Amish & Technology
The Pennsylvania Amish & Their Use of Technology
According to the Amish, "progress" is not assumed to mean "something better." Hence, the Amish do not fully accept the modern conveniences that their non-Amish neighbors take for granted.
As is typical of the Amish, when a new technology comes along, its effect on the church and community is examined.
Do the Amish use electricity?
It is acceptable within Amish communities to use some limited forms of electricity (such as battery power for the lights on their buggies), and some machinery (such as tractors without rubber tires). However, most elements from mainstream society - such as electricity generated by public power lines, TVs, computers and modern tractors - are considered to be tempting elements from an "outside world" that could lead the Amish away from their close-knit community or weaken the family structure.
Telephones are an interesting illustration of the way that Amish families incorporate technology into their lives. Visitors often mistakenly think the Amish use nothing modern. So, when they notice an Amish person making a call from a pay telephone booth, they might be surprised. They may wonder why Amish sometimes use the phone of their "English" (non-Amish) neighbors. Many visitors are even more shocked to discover that some of the buildings that resemble outhouses sitting near an Amish house or in a field are actually private Amish telephone booths.
The ban on telephone ownership was established due to the Amish belief that it contrasts the spirit of humility; contributes to pride and individualism; is not a necessity; and is a link to the outside world. There was also concern that the phone removed people from the physical, face-to-face communication so important in Amish society. Similar to transportation, though, it is just the ownership of telephones that is forbidden, not the use of them.
History of the Community Phone
The use of the "community phone" or "phone shanty" was permitted beginning in the 1950s, when more Amish were forced to go into businesses and hotels to use phones for emergency purposes and to contact doctors, dentists, veterinarians and food dealers. This community phone building, which often resembles an outhouse, is typically built at the end of a farm lane and shared by several neighboring families. The objective of this concept was to allow access, but maintain distance. Hence, the phone is not in the house and the number is unlisted, to be used essentially for necessary outgoing calls, not socializing.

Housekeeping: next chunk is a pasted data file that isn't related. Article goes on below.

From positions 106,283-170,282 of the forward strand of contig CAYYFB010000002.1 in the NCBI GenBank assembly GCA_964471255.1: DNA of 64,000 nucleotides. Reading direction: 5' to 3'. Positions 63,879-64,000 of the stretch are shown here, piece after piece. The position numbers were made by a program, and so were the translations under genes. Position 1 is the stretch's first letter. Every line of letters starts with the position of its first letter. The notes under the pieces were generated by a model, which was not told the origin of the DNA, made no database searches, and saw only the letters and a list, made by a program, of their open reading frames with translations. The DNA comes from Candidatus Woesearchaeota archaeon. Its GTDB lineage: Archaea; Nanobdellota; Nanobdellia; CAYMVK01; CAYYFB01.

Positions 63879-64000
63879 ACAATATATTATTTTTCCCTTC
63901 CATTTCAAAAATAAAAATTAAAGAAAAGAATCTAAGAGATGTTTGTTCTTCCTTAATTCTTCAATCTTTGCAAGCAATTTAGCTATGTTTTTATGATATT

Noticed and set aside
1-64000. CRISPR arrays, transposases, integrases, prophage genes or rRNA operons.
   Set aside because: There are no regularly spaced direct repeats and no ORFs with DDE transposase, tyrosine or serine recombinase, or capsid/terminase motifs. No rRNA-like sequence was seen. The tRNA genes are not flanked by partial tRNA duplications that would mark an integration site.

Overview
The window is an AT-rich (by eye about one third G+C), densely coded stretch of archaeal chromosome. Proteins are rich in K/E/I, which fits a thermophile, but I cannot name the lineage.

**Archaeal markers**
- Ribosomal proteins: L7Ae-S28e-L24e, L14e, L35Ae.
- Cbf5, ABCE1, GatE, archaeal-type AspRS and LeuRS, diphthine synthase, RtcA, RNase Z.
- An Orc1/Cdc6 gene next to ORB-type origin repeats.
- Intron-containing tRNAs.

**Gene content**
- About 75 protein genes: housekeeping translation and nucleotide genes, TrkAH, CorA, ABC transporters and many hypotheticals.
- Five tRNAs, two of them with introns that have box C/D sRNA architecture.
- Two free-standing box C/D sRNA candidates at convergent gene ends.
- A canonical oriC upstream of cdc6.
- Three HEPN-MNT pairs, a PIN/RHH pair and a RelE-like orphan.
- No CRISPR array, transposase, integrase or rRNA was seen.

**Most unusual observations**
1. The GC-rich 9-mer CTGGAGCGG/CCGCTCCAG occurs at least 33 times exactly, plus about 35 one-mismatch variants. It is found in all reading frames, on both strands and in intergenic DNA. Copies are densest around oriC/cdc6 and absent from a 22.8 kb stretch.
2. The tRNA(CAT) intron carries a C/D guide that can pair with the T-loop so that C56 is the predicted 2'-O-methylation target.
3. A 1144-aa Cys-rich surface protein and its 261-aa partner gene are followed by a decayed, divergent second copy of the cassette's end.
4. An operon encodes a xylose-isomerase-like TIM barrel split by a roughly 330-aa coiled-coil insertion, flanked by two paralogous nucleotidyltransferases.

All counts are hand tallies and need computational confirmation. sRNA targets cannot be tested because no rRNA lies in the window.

In the 1980s, the increase in Amish enterprises resulted in more creative phone use. Today, regulations vary by district; some allow phones at businesses and shops; others do not. Many entrepreneurs claim that the phone is critical to their competitiveness and success in non-farming businesses in Lancaster County, and even farmers find that phone access is critical in caring for their dairy cows and contacting the veterinarian.
As is typical of the Amish, when a new technology comes along, its effect on the church and community is examined. The technology should not be an intrusion into the home, but rather serve the social purposes and goals of the group. With that in mind, the Amish often re-purpose the technology, in a sense, to align with their community beliefs.
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